slit


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slit

[slit]
(design engineering)
A long, narrow opening through which radiation or streams of particles enter or leave certain instruments.
References in classic literature ?
They shot down the slit, plebeians all, but it followed pompously like royalty.
Such quasi-muscles abounded in the crablike handling-machine which, on my first peeping out of the slit, I watched un- packing the cylinder.
She was gone; there was a long yellow slit in the masonry once more; her light burnt faint and far within.
Another made a slit down the body; a second opened the body wider; a third with a saw cut the breastbone; a fourth loosened the entrails; a fifth pulled them out-- and they also slid through a hole in the floor.
Meriem would have demurred, but The Killer seized them both by the shoulders and hustled them through the slit wall and out into the shadows beyond.
He was a dull-looking man with flat black hair, a colourless face, and a faint suggestion of the East in the level slits in his eyes and mouth.
Beside the pimalia stood Astok, his dark eyes narrowed to mere slits of hate beneath his lowering brows as he watched the retreating forms of the woman who had aroused the fiercest passions of his nature and the man whom he now believed to be the one who stood between his love and its consummation.
With an angry lash of her tail she bared her yellow fangs, curling her great lips in a hideous snarl that wrinkled her bristling snout in serried ridges and closed her wicked eyes to two narrow slits of rage and hatred.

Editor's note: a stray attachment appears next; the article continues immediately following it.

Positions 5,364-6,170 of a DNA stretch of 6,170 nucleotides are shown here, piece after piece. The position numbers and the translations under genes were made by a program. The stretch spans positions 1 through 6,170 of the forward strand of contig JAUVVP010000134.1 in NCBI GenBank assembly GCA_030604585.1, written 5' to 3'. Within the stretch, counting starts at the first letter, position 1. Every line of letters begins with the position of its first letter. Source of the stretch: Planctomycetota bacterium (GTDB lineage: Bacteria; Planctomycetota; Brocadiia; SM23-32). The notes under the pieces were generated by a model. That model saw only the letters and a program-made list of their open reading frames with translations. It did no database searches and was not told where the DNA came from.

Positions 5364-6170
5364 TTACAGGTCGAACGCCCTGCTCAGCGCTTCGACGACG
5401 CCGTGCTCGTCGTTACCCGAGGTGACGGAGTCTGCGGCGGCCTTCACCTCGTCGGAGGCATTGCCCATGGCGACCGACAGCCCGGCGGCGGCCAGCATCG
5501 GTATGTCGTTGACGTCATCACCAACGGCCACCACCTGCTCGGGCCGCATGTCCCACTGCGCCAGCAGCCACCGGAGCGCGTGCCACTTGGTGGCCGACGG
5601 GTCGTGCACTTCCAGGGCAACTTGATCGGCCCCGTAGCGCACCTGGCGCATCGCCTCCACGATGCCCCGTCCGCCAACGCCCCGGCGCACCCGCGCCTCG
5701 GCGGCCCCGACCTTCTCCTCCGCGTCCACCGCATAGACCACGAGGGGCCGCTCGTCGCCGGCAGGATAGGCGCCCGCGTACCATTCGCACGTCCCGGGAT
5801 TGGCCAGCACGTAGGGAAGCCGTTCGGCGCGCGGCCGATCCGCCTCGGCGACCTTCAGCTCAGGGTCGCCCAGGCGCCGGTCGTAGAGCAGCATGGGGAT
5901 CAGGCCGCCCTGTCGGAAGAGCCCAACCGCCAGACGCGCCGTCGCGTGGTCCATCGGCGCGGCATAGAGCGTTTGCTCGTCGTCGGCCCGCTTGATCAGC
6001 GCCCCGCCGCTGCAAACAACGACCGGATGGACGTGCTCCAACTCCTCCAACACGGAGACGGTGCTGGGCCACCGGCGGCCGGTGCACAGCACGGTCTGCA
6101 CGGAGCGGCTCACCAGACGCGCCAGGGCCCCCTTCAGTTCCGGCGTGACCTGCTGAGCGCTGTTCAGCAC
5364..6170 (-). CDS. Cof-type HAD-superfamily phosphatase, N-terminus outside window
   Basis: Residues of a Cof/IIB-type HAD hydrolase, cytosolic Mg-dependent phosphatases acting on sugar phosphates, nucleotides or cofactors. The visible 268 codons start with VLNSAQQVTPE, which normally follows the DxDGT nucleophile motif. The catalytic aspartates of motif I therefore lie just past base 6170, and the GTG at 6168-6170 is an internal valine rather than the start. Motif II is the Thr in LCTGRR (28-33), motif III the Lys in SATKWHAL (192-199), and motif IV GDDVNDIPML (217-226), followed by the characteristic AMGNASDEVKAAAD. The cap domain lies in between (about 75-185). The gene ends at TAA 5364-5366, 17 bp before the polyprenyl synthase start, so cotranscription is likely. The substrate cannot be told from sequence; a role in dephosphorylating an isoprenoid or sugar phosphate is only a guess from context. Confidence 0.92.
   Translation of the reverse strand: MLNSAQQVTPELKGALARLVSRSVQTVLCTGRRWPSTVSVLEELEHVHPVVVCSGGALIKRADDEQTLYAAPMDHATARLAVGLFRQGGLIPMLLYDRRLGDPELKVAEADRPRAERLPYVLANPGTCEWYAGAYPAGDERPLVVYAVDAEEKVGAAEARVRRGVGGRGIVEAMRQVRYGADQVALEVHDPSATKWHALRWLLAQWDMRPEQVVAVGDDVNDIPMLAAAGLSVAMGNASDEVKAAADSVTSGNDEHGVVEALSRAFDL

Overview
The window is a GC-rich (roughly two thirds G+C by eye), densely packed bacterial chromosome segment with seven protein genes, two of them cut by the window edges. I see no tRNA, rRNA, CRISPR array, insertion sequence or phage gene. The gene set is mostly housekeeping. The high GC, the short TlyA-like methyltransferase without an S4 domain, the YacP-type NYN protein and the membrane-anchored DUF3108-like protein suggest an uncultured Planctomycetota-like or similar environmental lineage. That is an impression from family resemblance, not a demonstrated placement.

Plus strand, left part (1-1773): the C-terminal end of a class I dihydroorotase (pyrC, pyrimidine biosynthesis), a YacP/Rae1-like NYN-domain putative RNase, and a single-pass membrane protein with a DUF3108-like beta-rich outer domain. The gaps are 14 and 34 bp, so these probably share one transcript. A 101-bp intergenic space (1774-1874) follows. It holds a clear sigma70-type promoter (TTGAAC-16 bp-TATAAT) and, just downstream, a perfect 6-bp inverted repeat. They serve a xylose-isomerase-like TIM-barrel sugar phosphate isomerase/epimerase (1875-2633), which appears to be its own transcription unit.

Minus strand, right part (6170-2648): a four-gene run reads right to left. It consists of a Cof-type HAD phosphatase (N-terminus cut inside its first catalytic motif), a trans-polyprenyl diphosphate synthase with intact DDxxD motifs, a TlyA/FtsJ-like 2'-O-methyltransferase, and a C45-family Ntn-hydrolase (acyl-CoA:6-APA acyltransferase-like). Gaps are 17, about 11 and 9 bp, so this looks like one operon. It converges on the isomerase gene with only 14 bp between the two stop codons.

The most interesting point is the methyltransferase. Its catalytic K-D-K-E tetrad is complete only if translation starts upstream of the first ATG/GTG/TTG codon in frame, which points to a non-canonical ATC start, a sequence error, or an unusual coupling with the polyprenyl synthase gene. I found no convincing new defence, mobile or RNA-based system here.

Only the tail lashed back and forth, and only the eyes gleamed like jewels in the full light of the window they faced, the vertical pupils contracting to scarcely perceptible black slits.
They sat down to a table covered with an oilcloth cut in slits by penknives.
His black harness was ornamented with rubies and gold; his face was covered by a grotesque mask of the precious metal in which two enormous rubies were set for eyes, though below them were narrow slits through which the wearer could see.
The original keep was there with its huge buttressed Saxon towers whose mighty fifteen foot walls were pierced with stairways and vaulted chambers, lighted by embrasures which, mere slits in the outer periphery of the walls, spread to larger dimensions within, some even attaining the area of small triangular chambers.